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A few questions about ray based collision

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I''m currently in the midst of writing a dynamic 2d collision detection system. I don''t know much about the actual mathematical terms and formulas, but I have really good visual memory and thinking skills, and I''m basing all my math on how it would probably work in real life. Anywhoo, here is the jist of my collision system. During each entities collision logic, the entity loops through a list of dynamically generatered boundries. It tests to see if it collides with them by shooting out rays from each particle(pixel) on the side of the entity that is facing the random boundry. The ray''s length is as long as the difference the entity would travel in one frame, basically the ray is as long as the entities velocity is. If the endpoint of the ray goes through or touches a particle(pixel) in a dynamically located object, a collision will happen. So now you hopefully know what I''m talking about, and you can help me out with a few questions. Is this what is known as vector collision, if not, what is the difference? As far as I can imagine, this seems like the best way to test for collision with dynamically generated entities/objects/boundries. Is this true, or is there a better collision detection system in the world of 2d? Thank you for all help. Now its time to get back to coding the damn thing! :]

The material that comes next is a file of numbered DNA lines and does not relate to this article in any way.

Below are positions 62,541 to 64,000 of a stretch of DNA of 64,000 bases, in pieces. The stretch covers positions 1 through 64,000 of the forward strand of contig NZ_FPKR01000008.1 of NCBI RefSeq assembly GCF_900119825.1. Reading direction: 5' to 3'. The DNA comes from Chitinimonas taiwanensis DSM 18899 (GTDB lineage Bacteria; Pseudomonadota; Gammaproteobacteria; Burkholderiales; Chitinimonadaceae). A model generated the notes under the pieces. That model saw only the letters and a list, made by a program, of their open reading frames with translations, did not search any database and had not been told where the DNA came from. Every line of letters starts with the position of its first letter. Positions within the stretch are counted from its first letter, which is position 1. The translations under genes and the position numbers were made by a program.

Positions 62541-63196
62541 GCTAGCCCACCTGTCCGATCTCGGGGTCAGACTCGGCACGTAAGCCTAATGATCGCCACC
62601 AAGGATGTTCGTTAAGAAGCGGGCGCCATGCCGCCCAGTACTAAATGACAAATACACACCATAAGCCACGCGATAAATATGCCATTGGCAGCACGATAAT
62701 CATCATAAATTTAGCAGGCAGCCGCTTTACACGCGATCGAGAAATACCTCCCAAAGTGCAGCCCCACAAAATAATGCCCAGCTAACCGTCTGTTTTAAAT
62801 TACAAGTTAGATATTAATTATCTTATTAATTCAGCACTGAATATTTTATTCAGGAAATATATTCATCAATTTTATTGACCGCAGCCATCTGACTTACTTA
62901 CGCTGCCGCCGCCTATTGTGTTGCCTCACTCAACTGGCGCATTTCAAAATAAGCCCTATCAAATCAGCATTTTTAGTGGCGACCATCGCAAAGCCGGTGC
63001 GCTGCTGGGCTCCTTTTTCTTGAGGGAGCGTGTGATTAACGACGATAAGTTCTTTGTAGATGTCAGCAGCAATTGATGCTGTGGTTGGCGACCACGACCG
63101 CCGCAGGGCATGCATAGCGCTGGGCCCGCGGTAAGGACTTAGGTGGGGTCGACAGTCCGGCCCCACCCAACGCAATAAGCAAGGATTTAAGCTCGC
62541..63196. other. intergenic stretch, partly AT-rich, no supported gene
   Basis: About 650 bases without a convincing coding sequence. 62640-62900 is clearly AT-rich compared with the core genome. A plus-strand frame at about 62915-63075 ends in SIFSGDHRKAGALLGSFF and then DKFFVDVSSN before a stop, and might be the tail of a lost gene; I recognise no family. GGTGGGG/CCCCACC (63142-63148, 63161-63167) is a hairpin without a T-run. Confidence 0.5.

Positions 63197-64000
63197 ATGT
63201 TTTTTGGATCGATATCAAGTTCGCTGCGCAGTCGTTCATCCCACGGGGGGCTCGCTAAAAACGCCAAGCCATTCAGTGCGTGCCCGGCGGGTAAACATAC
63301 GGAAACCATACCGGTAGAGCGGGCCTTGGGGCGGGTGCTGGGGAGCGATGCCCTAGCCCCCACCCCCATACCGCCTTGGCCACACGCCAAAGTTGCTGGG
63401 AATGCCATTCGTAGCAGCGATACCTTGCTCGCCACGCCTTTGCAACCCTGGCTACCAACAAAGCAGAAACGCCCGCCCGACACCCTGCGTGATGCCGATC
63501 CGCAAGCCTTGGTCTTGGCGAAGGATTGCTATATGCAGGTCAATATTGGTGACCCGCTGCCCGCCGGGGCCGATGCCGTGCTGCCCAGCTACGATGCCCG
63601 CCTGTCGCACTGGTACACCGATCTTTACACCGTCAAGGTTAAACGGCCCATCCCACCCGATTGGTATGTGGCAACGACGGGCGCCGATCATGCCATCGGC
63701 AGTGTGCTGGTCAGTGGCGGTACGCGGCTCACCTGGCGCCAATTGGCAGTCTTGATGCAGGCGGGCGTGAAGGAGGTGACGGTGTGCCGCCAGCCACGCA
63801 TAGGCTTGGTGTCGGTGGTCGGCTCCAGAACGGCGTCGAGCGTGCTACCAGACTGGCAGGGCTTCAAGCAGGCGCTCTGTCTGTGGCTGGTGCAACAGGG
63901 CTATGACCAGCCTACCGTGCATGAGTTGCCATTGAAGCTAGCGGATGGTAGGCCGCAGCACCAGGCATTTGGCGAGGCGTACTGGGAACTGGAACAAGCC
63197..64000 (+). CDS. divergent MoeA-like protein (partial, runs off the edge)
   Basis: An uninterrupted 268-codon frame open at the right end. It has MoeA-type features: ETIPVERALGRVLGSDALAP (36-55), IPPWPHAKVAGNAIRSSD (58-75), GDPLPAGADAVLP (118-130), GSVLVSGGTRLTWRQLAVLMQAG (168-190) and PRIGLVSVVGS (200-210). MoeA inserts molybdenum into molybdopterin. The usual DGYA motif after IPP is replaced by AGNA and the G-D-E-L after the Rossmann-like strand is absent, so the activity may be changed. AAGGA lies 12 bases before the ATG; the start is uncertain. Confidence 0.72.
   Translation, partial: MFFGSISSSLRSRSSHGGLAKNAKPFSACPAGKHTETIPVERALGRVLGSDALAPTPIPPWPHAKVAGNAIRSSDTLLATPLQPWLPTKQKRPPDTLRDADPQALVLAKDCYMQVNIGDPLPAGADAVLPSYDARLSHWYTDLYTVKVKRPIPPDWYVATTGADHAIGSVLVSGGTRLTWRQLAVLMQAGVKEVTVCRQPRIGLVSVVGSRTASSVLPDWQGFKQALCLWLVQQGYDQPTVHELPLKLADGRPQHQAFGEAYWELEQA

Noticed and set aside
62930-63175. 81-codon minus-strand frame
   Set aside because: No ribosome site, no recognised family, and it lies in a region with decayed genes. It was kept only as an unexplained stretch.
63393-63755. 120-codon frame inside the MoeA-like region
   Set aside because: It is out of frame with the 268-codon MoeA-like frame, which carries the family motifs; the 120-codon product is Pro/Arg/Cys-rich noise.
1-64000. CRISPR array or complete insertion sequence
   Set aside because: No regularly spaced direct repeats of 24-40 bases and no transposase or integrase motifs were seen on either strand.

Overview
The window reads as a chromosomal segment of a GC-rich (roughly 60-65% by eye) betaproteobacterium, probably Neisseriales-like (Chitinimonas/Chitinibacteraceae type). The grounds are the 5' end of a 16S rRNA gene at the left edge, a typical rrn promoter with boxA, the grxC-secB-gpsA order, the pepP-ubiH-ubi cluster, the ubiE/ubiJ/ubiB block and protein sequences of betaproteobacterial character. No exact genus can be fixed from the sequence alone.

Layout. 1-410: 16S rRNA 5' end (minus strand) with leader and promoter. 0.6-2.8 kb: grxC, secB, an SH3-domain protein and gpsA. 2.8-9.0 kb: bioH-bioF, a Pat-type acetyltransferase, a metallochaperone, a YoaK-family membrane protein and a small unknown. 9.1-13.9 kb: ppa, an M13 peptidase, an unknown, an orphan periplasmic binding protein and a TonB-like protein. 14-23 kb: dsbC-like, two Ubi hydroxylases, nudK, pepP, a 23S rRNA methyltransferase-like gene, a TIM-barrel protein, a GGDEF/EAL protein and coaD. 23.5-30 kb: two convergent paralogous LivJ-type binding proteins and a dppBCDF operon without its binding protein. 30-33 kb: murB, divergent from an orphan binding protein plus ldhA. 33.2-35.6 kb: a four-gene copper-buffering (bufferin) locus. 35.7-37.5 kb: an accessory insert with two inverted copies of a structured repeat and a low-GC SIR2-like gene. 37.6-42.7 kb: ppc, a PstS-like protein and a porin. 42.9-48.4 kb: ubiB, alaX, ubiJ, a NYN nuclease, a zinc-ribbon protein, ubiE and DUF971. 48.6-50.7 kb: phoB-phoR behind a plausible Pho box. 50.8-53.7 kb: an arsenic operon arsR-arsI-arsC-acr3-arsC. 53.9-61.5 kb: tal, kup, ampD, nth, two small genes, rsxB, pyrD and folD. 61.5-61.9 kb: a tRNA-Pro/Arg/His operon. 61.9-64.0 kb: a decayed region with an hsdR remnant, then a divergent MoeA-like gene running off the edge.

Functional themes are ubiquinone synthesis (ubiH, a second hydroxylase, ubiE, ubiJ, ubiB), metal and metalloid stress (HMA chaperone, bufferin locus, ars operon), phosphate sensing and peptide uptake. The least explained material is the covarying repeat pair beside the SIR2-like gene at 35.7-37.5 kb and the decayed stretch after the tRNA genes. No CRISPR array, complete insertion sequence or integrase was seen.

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Well, per pixel and per frame checking is pretty much the highest resolution of detection you can use You''re working in the smallest, most atomic units possible.

The only issue I would see is exactly how and in what direction you shoot your rays. Instead of checking every random boundary, just check in the direction of velocity. Because your object surely isn''t going to collide with something it''s moving away from

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I was already checking only the bounds of the polygon that were facing the direction my velocity pointed. I''m glad that you told me the method I was using was the highest possible resolution. Because it was pretty tiring for a non experienced math dude like me to write the algorithm. It works absolutely amazing for weird convex polygon collision testing, but in the end i realized it''s best to stick with just sphere and square collision tests. I''m glad I got to actually write and understand the lowest level of collision dectection, good experience definitely. Thanx for the reply zipster.

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